One Sunday, I saw one of my kids didn't have his arms folded during the prayer. His eyes weren't shut either. I knew this because he was looking at me.
Later, during class, Pudge confessed that he didn't like to fold his arms. He would rather just let them hang loose. I told him he could do whatever he wanted during prayers so long as he was quiet.
A girl: "Heavenly Father says we have to fold our arms."
Me: "No, he doesn't."
Pudge: "Sister Slummer said so."
Me: "Well, she's a fathead. And you can tell her that Brother Kirby said so."
Later, when it was time for the closing prayer, I told the kids to fold their heads and bow their arms. So ingrained was the prescribed function of reverence in them that only Pudge caught this wordplay.
I told you that to tell you this. What most people call the will of God is actually a bit of gospel or dogma processed through the filters of our own personalities. That's why God's will changes from person to person, even in the same faith.
If you're obsessively dogmatic, so too will be the manner of your worship. For example, Mormons are commanded not to drink intoxicating beverages. For most Latter-day Saints, this means no beer, wine or hard liquor. For others, it means no alcohol in any form, including cough syrup or sugar alcohol in some foods. To them, vanilla extract is of the devil.
You'll also see this behavior in our long and utterly useless search for the Lord's true will regarding caffeine in soda drinks. Beer or diet Coke. It's sixes.
Two guys can believe in the same thing, but just because one of them believes it while wearing a necktie doesn't mean he automatically occupies the high ground of faith or is more in tune with the Spirit.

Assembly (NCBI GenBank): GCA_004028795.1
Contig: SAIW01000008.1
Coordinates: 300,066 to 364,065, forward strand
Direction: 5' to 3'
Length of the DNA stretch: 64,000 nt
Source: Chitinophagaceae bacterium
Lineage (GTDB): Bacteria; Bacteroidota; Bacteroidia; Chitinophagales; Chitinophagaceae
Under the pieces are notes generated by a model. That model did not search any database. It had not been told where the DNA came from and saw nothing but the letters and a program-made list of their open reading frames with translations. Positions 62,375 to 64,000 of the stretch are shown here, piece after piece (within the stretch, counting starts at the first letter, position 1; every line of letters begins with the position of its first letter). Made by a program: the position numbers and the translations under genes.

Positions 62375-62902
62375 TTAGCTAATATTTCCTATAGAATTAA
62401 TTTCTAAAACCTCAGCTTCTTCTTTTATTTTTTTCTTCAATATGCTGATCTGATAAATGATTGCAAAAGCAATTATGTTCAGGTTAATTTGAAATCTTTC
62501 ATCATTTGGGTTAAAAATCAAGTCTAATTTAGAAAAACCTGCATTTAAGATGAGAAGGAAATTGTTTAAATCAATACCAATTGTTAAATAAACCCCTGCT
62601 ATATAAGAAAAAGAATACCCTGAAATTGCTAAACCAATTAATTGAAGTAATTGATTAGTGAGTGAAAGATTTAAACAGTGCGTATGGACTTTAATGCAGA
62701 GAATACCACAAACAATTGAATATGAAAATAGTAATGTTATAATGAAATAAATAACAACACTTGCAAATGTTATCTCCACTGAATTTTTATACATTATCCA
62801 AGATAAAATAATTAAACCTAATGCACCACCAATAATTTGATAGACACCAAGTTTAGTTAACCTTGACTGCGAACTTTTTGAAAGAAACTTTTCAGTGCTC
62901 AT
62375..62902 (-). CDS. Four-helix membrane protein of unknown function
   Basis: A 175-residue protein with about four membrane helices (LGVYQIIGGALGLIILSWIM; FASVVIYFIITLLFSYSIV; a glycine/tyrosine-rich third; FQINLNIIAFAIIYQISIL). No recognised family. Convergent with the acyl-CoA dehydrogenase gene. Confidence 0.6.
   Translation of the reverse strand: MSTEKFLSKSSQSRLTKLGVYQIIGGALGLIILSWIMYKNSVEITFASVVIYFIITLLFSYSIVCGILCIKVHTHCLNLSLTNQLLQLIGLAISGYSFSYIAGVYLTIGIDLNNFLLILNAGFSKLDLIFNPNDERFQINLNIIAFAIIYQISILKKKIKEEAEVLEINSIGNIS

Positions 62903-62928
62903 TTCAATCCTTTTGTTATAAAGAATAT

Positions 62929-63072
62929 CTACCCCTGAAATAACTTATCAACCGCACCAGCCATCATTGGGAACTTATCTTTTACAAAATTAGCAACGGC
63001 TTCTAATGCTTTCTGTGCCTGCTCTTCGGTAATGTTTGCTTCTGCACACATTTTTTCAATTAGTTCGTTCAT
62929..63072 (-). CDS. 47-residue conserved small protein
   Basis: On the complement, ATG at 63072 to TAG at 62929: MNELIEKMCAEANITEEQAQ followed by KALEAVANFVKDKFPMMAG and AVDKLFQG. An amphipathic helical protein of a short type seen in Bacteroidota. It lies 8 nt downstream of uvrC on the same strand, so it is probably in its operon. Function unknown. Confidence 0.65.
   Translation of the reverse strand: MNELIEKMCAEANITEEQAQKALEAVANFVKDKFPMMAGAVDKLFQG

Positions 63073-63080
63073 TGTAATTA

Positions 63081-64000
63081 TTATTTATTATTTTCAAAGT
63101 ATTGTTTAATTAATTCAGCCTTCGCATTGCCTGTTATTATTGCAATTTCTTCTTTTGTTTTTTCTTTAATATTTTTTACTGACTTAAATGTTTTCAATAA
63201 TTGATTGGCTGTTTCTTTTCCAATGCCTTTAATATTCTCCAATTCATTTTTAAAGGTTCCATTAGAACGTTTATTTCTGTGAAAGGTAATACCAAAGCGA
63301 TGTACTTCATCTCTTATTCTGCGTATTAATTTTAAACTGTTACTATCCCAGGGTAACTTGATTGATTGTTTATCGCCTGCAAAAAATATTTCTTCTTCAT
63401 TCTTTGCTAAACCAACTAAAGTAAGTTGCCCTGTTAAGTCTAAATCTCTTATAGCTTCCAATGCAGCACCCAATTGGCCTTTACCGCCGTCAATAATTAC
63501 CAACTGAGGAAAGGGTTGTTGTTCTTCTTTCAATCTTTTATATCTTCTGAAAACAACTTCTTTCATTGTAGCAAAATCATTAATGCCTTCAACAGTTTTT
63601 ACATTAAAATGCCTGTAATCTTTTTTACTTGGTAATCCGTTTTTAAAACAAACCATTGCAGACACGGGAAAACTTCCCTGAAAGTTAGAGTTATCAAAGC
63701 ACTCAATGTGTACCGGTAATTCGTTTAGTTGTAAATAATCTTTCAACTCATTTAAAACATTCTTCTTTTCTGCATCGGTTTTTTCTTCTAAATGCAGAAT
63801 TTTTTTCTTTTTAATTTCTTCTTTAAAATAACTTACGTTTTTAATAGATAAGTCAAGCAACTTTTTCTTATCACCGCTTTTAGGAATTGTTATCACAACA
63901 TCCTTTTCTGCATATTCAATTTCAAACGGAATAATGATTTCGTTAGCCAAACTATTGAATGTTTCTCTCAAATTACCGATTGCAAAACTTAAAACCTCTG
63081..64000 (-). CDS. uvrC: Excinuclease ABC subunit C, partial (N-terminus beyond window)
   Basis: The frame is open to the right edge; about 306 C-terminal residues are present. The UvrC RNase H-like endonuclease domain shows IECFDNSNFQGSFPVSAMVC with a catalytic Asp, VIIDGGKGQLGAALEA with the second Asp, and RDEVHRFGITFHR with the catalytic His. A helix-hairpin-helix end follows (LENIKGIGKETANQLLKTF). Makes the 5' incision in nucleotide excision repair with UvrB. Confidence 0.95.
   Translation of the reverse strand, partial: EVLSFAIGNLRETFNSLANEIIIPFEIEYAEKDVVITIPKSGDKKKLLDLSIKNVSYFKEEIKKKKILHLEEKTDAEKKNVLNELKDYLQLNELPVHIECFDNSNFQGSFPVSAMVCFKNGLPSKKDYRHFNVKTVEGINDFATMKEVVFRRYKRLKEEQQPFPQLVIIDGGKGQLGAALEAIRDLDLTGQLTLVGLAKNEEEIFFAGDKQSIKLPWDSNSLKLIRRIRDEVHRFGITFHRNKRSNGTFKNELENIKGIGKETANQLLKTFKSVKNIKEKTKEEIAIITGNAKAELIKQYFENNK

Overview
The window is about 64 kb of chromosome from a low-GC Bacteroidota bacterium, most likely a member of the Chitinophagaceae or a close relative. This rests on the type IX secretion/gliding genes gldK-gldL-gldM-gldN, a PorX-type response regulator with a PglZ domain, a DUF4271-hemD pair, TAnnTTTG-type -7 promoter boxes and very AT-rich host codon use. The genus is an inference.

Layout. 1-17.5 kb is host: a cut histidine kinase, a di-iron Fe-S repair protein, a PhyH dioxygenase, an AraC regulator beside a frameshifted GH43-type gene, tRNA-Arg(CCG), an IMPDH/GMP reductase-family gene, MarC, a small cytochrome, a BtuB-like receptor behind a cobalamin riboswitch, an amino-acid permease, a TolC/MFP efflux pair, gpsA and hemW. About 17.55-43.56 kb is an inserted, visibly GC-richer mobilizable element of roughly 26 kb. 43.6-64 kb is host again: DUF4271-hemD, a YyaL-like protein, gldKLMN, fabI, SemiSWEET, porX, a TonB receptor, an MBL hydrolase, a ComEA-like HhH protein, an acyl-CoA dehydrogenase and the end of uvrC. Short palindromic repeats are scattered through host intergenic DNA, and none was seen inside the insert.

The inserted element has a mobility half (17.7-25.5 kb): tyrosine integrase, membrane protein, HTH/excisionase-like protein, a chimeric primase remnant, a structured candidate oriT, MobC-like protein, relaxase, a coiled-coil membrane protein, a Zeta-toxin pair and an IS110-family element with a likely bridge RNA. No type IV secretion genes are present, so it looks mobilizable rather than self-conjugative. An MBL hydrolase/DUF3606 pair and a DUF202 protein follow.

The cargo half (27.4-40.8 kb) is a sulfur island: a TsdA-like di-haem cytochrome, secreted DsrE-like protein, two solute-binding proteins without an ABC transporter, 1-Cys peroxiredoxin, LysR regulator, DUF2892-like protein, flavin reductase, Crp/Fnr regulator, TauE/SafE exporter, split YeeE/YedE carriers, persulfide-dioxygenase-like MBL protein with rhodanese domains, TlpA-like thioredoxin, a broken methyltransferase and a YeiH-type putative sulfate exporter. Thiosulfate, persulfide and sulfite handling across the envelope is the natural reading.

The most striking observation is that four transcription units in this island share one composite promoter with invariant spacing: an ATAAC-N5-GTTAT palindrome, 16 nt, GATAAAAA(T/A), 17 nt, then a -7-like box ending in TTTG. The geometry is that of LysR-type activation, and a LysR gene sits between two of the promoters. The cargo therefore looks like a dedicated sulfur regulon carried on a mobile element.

It could be that conforming to a dress code is simply more important to him than it is to the other guy. Yes, it could also mean that the open-collar guy is a fallen spirit destined for one of the lower kingdoms. My bet is that God doesn't care one way or the other.
It isn't just Mormons. Hundreds of millions of people believe in the Quran, but only a teensy minority of them want to blow people up. Same with Christians, Jews, Catholics, Buddhists, perhaps even the Amish.
To be fair, let's include atheists or nonbelievers as well. If you're an intolerant @$&*#$ of an atheist, odds are that atheism didn't make you that way. You were probably an intolerant @$&*#$ to begin with.
When it comes to religion, people holler a lot about "truth." While I concede that this might be important, I also believe that the search for it is fraught with pitfalls for an ego-driven species like ours.
One thing is dead certain: Finding truth never automatically made anyone smart enough to put it to good use.
Robert Kirby can be reached at firstname.lastname@example.org or facebook.com/stillnotpatbagley.